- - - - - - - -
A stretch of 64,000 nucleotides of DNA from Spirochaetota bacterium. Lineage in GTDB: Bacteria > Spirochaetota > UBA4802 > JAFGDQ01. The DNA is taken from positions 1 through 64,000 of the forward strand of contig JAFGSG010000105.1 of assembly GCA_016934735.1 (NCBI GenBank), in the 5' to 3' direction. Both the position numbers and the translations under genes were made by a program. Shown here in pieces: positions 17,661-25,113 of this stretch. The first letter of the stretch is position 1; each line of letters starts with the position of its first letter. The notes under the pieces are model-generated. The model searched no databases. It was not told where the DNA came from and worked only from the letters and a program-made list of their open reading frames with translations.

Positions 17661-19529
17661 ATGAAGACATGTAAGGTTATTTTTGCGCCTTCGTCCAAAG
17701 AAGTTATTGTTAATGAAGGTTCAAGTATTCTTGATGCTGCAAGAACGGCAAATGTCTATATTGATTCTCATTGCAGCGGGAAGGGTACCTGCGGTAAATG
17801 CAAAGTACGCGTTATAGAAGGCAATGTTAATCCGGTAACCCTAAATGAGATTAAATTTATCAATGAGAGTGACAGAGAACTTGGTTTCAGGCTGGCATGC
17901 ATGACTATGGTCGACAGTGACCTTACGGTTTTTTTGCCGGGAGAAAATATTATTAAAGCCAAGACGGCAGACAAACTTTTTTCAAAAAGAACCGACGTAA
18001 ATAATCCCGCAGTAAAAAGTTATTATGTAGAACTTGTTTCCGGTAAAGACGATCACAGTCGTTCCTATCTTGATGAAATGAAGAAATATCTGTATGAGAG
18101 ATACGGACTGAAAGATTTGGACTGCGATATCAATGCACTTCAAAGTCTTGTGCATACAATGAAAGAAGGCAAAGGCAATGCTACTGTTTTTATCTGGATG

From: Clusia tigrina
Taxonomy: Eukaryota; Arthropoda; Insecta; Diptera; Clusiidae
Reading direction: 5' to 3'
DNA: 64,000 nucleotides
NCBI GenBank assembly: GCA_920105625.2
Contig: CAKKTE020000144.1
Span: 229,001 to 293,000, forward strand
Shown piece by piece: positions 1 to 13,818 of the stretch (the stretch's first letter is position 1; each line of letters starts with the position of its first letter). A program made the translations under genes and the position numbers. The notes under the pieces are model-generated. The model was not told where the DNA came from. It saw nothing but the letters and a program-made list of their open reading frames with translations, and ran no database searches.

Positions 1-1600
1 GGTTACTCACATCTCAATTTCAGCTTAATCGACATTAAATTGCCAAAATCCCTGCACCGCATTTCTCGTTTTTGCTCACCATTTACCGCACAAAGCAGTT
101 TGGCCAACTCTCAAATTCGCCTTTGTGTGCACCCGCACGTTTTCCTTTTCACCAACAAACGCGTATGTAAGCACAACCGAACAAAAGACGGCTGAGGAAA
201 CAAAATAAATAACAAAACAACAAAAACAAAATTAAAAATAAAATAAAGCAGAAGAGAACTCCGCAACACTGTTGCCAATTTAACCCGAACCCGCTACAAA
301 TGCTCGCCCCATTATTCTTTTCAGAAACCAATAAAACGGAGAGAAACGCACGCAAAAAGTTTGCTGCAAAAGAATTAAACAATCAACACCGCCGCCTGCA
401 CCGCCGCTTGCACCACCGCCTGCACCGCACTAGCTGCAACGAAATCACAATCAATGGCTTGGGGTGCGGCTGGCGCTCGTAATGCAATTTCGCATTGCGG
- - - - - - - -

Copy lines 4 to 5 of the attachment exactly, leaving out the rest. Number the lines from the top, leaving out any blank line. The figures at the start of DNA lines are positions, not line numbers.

17701 AAGTTATTGTTAATGAAGGTTCAAGTATTCTTGATGCTGCAAGAACGGCAAATGTCTATATTGATTCTCATTGCAGCGGGAAGGGTACCTGCGGTAAATG
17801 CAAAGTACGCGTTATAGAAGGCAATGTTAATCCGGTAACCCTAAATGAGATTAAATTTATCAATGAGAGTGACAGAGAACTTGGTTTCAGGCTGGCATGC